Our accounting firm can help you get the information you need to run your business effectively!

Should My Business be an S-Corporation?

Last year a client asked the following question:

I recall that earlier in 2010 an accountant at your firm suggested that I could reduce my payroll taxes if I change my business status to a S corp.I dont recall if that was officially done, although I recall providing some information for paperwork.

Our answer to that question:

By withholding income and employment taxes from company paychecks and depositing those taxes on a more-frequent basis rather than making estimated tax payments each quarter or paying at the end of the year when you file your personal tax return.

When a business entity changes to an S-Corporation, however, it does have to report – or at least compile – balance sheet amounts (Cash in Bank, Accounts Receivable, Fixed Assets, Accounts Payable, Loans payable, etc.) and if the return is ever audited, the company has to be able to support those balances with auditable, contemporaneous, detailed accounting records.

In addition, the S-corporation is required to compensate its shareholders and owners (as well as any other employees) for the services they perform for the company, and that compensation must be in the form of W-2 (i.e. employment) income, from which federal and state income taxes and Social Security and Medicare taxes have been withheld, matched and remitted to the appropriate tax agencies on prescribed forms and schedules.

In other words, the business must have a valid business purpose and it must operate like a business, part of which includes maintaining appropriate business, accounting and tax records. Note: The IRS does not consider reduction of self-employment taxes to be a valid business purpose.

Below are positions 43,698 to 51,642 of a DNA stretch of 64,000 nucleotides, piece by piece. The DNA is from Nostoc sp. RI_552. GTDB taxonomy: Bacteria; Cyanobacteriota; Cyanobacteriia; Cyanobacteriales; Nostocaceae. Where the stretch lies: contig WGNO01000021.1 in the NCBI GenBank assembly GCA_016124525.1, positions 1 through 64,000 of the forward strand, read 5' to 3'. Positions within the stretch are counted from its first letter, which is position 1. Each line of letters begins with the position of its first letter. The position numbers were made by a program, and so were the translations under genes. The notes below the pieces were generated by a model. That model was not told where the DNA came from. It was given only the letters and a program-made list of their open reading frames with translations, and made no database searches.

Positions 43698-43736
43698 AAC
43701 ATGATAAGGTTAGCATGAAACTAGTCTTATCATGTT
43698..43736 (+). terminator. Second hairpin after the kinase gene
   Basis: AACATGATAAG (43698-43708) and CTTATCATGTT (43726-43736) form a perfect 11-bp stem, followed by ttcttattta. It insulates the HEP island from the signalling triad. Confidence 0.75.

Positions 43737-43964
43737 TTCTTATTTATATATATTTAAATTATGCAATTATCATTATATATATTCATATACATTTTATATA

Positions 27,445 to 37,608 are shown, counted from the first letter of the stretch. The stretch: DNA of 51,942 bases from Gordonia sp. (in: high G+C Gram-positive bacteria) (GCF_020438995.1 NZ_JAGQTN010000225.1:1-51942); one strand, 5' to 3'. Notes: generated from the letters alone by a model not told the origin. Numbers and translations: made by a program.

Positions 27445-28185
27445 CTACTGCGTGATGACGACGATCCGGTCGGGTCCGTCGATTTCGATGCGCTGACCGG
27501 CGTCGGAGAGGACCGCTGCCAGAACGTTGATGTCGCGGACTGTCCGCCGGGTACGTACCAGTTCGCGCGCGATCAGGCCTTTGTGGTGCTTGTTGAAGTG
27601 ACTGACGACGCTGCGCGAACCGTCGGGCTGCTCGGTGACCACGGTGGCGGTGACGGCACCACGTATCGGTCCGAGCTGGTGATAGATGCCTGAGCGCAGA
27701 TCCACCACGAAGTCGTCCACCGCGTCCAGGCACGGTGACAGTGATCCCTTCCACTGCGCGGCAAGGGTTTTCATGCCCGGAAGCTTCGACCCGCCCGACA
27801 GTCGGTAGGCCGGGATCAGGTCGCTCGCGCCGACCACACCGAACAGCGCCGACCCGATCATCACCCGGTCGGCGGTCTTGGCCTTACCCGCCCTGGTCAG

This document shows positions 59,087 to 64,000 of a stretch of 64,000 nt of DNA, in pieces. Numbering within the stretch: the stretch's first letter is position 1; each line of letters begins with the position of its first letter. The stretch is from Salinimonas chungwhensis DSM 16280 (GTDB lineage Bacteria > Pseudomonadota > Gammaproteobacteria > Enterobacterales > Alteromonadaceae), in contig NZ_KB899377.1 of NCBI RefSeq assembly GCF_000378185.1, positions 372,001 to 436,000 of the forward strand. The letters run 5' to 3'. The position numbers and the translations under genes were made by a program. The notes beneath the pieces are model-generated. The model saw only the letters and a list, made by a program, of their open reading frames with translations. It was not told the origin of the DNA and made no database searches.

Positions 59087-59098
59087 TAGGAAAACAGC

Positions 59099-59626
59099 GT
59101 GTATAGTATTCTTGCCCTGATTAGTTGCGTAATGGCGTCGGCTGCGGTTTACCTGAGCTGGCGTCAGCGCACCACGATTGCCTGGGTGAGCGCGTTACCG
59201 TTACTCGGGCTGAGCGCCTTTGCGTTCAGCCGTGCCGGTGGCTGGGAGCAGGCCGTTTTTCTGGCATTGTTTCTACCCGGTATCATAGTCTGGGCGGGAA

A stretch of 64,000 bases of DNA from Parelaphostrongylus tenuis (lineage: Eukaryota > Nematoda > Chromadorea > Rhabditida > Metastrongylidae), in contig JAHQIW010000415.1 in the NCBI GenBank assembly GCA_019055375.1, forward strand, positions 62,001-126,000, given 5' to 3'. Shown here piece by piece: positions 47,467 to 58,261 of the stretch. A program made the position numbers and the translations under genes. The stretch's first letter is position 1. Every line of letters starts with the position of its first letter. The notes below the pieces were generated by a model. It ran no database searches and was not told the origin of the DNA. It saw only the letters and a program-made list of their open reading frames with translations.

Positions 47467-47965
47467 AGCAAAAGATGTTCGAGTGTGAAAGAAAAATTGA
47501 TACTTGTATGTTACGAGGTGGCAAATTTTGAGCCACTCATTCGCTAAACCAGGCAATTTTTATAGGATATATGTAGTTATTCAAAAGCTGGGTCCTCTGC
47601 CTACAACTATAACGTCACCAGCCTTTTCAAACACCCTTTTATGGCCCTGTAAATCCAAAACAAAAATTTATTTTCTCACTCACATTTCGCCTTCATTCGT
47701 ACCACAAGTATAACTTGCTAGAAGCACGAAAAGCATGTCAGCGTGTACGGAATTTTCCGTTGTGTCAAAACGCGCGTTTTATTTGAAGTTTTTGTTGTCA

While written IRS codes and regulations dont indicate that there is a higher accuracy and support standard applied to Entity returns (S- and C-Corporations, LLCs and Partnerships) than there is to Schedule C returns, in practice that is clearly the case.

The net conclusion we draw from all this is that, unless a client is willing (and able) to handle the additional cost and effort involved in maintaining a solid business management and accounting process, we dont believe they should operate in the form of an incorporated business.

If you have questions about your business entity, contact us! We can help.

More Workers to Qualify for Overtime Pay

Labor Department expands coverage to 1.3 million more employees by raising earnings threshold.

Workers in industries such as fast food, retail, higher education and nonprofits will be affected by the change.

PHOTO: CHRISTOPHER DILTS/BLOOMBERG NEWS

By Andrew Ackerman and Sarah Chaney
Sept. 24, 2019 900 am ET

WASHINGTON—An additional 1.3 million Americans are set to qualify for overtime pay under a retooled Labor Department regulation completed Tuesday.

The rule would increase the annual salary threshold below which workers generally qualify for time and-a-half pay for logging more than 40 hours a week. The revised rule affects workers and employers in industries such as retail,fast food, higher education and nonprofits.